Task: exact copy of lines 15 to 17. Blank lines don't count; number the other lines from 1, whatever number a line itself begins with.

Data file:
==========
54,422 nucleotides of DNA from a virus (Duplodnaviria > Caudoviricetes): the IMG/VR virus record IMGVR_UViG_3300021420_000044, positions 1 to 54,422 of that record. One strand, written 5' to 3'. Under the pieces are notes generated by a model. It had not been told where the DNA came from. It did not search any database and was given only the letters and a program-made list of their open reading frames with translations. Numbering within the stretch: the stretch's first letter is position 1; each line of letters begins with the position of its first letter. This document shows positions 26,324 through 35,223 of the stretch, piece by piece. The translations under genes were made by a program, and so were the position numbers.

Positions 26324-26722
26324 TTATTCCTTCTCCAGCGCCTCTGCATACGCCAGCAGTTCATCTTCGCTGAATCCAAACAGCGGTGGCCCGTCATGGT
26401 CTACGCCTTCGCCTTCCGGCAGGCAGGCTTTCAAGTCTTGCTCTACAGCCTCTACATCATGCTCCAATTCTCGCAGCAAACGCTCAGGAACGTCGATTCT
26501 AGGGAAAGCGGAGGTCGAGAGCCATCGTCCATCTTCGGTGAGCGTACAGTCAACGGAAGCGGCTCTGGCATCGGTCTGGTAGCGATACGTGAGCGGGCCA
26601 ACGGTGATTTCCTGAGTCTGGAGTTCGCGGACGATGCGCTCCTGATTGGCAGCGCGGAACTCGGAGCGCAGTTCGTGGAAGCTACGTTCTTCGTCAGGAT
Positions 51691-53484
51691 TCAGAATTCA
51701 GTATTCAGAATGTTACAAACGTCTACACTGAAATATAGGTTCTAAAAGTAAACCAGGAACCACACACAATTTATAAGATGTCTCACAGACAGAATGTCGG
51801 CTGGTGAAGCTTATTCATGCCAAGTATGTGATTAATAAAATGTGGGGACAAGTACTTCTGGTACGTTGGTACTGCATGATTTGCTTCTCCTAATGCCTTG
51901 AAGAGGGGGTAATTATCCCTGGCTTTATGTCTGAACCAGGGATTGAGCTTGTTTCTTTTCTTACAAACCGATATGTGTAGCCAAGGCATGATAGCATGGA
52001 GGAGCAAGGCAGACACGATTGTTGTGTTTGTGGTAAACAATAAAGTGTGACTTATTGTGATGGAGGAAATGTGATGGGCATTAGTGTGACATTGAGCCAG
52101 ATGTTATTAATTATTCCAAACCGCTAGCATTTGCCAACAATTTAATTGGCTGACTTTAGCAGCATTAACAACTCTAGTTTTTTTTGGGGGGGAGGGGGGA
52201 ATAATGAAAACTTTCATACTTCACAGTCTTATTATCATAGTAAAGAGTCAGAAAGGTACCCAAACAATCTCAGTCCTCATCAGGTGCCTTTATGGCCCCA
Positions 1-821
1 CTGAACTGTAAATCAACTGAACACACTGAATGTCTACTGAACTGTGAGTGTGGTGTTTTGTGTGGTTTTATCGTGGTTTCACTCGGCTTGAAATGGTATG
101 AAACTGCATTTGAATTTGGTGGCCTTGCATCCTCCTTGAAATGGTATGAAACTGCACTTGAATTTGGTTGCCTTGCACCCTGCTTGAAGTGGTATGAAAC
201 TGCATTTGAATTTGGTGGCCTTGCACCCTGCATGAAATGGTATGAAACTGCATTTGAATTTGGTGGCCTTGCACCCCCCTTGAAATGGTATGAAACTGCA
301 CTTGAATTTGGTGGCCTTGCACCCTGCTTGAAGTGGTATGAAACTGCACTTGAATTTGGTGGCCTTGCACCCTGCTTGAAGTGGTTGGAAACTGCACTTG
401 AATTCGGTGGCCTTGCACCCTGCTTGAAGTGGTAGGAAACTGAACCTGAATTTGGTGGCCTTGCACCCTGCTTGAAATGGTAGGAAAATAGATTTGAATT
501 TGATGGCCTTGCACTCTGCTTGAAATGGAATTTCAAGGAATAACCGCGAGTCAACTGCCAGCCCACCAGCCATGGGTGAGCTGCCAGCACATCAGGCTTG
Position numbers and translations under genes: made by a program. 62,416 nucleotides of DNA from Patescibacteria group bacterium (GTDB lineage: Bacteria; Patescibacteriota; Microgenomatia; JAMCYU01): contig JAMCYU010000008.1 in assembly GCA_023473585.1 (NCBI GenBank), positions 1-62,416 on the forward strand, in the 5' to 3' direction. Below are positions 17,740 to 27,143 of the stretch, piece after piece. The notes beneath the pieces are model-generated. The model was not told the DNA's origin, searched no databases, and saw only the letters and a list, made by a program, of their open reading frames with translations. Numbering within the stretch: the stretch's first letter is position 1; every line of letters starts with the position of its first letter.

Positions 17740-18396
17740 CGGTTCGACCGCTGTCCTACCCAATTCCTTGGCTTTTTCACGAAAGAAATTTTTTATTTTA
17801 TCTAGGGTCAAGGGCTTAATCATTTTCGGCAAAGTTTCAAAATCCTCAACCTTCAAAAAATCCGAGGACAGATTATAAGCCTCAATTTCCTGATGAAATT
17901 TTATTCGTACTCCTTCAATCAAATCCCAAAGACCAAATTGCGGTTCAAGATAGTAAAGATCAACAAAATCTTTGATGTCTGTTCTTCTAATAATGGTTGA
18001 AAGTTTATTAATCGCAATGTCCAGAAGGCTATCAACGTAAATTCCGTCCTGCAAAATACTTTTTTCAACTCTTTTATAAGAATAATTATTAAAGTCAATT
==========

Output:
Positions 1-821
1 CTGAACTGTAAATCAACTGAACACACTGAATGTCTACTGAACTGTGAGTGTGGTGTTTTGTGTGGTTTTATCGTGGTTTCACTCGGCTTGAAATGGTATG
101 AAACTGCATTTGAATTTGGTGGCCTTGCATCCTCCTTGAAATGGTATGAAACTGCACTTGAATTTGGTTGCCTTGCACCCTGCTTGAAGTGGTATGAAAC